As published in the Record Journal Sunday May 5, 2013
Kevin Markowski’s above-placed editorial cartoon hits the nail on the head (or, if you prefer, delivers “shattering” news).
Echoing Wednesday’s news story (R-J, 5-1), Wallingford Town Council voted unanimously to increase its annual mayoral salary by $12,000 at a budget workshop, April 30. In Mayor William W. Dickinson Jr.’s $147.94 million budget proposal for the next fiscal year, he perpetuated his salary at a figure that has been static since at least 2002: namely, $73,140.
If this increase comes to full fruition (pending final approval hurdles while surviving potential flaming budgetary veto hoops), Wallingford’s mayor would eventually be paid $85,140 annually. Whether Dickinson wants it or not doesn’t change the fact that he deserves salary improvement. Moreover, the chief administrative post itself is worthy of a salary realignment.
In our editorial of April 8, Dickinson received a nod for reserve through self-denial. His is a disciplined, unselfish response to budgeting during adverse economic fiscal seasons.
Still, compensation of $85,140 (though a distinct betterment) keeps Wallingford in a stubbornly noncompetitive zone among municipal peers. Whether in the fullness of time or more immediately, salary adjustments should be made to keep remuneration commensurate with posts held. Whether city manager, town manager or, say,superintendent of schools, municipal salaries would do well to have reasonable basis of comparison.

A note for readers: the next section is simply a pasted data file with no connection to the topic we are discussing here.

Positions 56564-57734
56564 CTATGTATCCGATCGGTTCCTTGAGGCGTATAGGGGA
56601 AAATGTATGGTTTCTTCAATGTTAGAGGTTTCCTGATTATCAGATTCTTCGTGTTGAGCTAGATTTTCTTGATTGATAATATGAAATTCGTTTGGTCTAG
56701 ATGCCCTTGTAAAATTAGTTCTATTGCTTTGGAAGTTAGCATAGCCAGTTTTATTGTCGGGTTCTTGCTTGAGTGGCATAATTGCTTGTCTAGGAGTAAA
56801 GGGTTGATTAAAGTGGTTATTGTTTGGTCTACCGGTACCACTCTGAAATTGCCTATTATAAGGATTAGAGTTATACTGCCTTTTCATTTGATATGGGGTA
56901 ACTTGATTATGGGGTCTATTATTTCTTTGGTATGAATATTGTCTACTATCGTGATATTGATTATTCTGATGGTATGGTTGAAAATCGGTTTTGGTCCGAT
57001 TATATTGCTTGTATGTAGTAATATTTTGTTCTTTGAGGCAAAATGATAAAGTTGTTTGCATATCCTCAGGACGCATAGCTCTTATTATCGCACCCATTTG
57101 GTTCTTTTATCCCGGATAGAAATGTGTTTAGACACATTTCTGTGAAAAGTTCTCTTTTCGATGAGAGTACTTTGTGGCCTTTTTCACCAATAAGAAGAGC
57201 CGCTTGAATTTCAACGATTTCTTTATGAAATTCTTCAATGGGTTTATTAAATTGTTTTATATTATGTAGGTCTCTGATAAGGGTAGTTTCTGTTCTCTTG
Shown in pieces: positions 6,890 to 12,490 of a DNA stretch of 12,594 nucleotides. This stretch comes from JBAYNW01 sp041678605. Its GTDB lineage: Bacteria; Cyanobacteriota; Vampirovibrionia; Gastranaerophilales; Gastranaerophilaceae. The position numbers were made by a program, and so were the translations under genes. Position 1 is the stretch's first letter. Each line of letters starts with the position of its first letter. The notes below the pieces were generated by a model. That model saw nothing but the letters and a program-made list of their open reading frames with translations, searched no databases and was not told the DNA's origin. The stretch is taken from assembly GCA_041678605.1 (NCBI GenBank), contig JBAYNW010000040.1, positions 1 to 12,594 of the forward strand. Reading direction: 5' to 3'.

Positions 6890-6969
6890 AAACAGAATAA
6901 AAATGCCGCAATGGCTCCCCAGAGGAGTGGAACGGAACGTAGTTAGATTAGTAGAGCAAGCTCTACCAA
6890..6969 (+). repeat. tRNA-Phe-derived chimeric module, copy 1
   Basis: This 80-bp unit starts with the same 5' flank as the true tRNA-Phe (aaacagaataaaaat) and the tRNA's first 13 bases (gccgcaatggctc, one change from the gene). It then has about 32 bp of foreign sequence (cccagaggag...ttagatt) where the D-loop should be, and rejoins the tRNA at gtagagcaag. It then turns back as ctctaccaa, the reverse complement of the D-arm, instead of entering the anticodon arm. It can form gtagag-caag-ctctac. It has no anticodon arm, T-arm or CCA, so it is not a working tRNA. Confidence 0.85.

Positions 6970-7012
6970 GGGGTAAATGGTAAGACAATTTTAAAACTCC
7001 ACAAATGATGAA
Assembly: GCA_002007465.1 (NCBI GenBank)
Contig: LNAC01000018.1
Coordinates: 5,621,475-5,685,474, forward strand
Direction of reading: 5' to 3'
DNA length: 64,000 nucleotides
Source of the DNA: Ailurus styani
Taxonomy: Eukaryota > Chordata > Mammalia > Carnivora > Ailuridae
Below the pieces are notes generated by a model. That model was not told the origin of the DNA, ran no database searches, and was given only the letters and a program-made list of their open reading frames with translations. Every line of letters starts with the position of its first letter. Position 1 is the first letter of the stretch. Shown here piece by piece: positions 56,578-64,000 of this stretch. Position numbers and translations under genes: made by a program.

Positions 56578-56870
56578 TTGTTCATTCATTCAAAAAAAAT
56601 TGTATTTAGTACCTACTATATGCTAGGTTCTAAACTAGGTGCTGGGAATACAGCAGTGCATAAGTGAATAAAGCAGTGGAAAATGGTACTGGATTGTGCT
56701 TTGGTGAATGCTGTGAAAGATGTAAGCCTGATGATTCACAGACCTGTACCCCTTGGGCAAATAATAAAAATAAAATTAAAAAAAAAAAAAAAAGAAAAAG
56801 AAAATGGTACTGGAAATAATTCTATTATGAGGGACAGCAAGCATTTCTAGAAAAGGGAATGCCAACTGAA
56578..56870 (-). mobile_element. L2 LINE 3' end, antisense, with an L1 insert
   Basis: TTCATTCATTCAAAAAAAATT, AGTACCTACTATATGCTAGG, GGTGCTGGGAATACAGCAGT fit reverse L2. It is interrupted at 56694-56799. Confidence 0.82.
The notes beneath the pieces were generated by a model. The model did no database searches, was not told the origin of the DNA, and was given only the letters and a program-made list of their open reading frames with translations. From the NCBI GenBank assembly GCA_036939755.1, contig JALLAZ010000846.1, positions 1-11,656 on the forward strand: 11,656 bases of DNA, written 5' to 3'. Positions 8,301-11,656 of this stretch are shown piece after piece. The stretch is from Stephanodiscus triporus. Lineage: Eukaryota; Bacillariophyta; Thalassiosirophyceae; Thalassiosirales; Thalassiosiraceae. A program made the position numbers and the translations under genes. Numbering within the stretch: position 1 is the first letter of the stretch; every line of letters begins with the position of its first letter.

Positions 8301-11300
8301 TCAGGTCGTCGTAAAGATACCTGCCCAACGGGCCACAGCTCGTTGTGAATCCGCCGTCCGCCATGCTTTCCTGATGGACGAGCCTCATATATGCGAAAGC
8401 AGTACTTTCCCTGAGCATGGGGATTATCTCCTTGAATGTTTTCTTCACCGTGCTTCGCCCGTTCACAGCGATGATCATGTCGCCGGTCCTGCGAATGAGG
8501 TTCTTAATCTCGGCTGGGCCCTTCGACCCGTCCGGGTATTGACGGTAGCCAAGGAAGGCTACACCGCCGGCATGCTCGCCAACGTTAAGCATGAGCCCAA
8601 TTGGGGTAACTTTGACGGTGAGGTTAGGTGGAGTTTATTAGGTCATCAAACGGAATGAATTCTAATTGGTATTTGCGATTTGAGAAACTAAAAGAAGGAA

Thus, it’s gratifying that councilors would also like to see the mayor’s pay incrementally increased to about $130,000 over time.
We’ve noted that the overarching consideration extends to a time when this mayor is no longer officeholder, whether by his choice or future election results. To attract top quality candidates, Wallingford may need to up its ante by around $60,000 annually, give or take. An eventual new chief executive must not be “compared” in a pejorative light of requisite salary differential (i.e. what “used to be acceptable” vs. what no longer cuts fiscal mustard).
It’s said that comparisons are odious but inevitable. Here, then, are a sobering few: As of 2011, the following annual salaries were paid — Southington Town Manager Garry Brumback, $149,000; Meriden City Manager Lawrence J. Kendzior, $139,000; Michael Milone, Cheshire Town Manager, $131,350.
At this budget-planning juncture, Wallingford seems poised to advance in the right direction, even if by relative baby steps vis-à-vis municipal apples-for-apples salaried counterparts. Paying the piper for a quality tune represents prudent investment in the town’s future.